Patient Comments: Face Blindness (Prosopagnosia) - Signs


Please describe signs and symptoms of face blindness in someone you know. Submit Your Comment

Comment from: Proso girl, 55-64 Female (Patient) Published: August 11

Face blindness is a cruel and socially crippling disorder. I have never had the experience of meeting people more than once. If dealing with a clerk (photo lab), just breaking eye contact for a split second will have me ask the person at the till to find the person who was serving me. It’s embarrassing. At the pharmacy they must think I’m high.

Comment from: Mansellyn, 55-64 Female (Patient) Published: August 26

I was 57 before I understood that such a thing as face blindness exists. I have struggled with “names” all my life. However, after 5 years of life I still couldn’t recognize my spouse out of context. I failed to be able to recognize my children out of context. After 20 years of marriage I was unable to recognize my spouse even though I expected him to be in the building. There is this fear of these people speaking to me as if they are my friends when I don’t know them. I just told my family. Sigh.

Comment from: effazin, 55-64 Female (Patient) Published: November 20

It is a relief to know face blindness is really a thing! As a (retired) classroom teacher, I was always embarrassed that it took me months to be able to recognize my students, even in my own classroom, unless they were in their assigned seats. I depended on hairstyles, accessories, voice or repeated behaviors. I gained a reputation for being scatterbrained or rude as I often 'ignored' people, or addressed colleagues by the wrong name - which of the three tall, bald men on staff am I talking to!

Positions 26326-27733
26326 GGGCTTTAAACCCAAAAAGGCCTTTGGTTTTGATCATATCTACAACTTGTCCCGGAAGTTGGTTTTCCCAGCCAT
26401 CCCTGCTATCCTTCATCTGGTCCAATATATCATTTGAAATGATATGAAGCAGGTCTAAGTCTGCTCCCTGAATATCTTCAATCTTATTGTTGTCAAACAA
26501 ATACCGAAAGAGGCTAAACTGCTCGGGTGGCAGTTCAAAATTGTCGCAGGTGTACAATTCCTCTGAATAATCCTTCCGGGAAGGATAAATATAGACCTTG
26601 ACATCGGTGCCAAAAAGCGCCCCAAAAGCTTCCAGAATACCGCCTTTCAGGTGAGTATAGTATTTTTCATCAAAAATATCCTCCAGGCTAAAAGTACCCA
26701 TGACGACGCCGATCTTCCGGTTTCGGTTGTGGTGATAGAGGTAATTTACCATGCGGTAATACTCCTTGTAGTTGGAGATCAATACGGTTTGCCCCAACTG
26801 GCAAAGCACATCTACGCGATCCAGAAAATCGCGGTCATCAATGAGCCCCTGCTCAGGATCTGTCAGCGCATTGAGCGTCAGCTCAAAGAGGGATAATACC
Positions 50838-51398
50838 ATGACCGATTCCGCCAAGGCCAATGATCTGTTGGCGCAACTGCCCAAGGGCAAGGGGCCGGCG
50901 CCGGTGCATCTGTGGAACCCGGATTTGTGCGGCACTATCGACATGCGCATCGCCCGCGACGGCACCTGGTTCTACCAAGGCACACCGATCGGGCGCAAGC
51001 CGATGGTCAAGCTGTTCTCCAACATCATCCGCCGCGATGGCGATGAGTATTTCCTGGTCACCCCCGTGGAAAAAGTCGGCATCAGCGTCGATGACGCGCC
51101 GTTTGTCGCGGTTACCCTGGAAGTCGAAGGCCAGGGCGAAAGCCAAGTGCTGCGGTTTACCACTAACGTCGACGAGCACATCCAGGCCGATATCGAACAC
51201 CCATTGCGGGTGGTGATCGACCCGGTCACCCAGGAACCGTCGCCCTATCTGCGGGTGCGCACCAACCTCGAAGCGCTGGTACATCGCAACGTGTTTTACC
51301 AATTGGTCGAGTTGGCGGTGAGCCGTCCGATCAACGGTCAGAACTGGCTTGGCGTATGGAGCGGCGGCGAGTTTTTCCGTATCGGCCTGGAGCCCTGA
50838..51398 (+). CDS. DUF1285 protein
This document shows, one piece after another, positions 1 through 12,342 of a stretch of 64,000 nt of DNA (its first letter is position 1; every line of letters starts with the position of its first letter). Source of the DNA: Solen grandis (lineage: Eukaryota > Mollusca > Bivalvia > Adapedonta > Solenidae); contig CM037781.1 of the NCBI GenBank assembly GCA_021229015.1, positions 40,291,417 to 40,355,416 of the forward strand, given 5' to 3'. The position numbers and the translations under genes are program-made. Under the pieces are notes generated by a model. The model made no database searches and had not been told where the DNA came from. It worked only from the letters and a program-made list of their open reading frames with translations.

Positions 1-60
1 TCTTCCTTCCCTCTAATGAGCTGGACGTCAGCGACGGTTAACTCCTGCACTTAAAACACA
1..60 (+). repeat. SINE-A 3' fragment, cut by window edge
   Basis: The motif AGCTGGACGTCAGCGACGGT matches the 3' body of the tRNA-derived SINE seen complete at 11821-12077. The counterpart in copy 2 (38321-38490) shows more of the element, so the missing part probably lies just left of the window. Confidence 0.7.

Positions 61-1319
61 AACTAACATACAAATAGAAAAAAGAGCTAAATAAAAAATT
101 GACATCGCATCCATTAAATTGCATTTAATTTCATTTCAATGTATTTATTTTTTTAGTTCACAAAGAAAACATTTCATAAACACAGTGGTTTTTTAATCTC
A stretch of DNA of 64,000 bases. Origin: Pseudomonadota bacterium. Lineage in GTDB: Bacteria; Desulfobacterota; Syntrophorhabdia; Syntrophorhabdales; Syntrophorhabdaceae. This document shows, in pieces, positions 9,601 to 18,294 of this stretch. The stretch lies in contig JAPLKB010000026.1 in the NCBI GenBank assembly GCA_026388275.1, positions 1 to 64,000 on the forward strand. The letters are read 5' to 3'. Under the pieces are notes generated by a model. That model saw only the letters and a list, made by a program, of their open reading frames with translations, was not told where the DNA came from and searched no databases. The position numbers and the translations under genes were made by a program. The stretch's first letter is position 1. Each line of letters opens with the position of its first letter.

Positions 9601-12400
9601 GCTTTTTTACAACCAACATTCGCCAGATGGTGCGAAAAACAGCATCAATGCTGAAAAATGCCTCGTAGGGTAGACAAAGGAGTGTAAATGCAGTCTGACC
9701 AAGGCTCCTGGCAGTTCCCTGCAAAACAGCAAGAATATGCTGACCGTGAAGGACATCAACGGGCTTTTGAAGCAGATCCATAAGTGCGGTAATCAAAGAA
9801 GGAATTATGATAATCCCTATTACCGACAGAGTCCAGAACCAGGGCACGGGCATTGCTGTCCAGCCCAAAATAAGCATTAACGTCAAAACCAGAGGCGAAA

Comment from: csg, 65-74 Female (Patient) Published: October 24

It took me until I was in my twenties before I knew that face blindness was my problem. I would tell co-workers to not be offended if I walked by them with acknowledging them. I have walked by family members without “seeing” them. Going to crowded events with friends will cause problems if we separate and have to meet up as I have such a hard time finding them in the sea of faces. I use voices as a clue, but don’t have a very good “ear” so that doesn’t always work either.

Comment from: Whoareyou, 55-64 Female (Patient) Published: August 12

I cannot remember when my face blindness started, but I feel as though it has worsened with time. It is an embarrassing syndrome, and I get upset with myself when I meet people that I should know well and they stand before me a total stranger whilst I jig-saw together their voice, their conversations, clothes, tattoos, jewellery, hairstyles and even smell. Only after this lengthy process can I recall them and often at this point they have moved on in a social situation. It’s quite embarrassing.

Comment from: M. , 35-44 Female (Caregiver) Published: July 02

I was assaulted, my Jaw was broken on my left and right side. My jaw bone actually broke and cracked through my left wisdom tooth. Both my wisdom teeth were pulled during surgery. I now have metal plates with screws. Eight months late I'm experiencing tooth pain, restlessness, swelling and numbness in my mouth, even my gums. My jaw feels heavy all the time.

Comment from: RickAK, 55-64 Male (Patient) Published: June 04

I worked for over 20 years in prison and could remember hundreds of names and faces until I retired then it started to slip. I was injured on that job by a hit over the head that rendered me unconscious (I fell) - that might have been the trigger for my face blindness I wonder. More importantly, I recently opened an art studio and have returning customers, and I have no idea who they are until they remind me of a previous conversation subject matter. I don’t know where I can get help.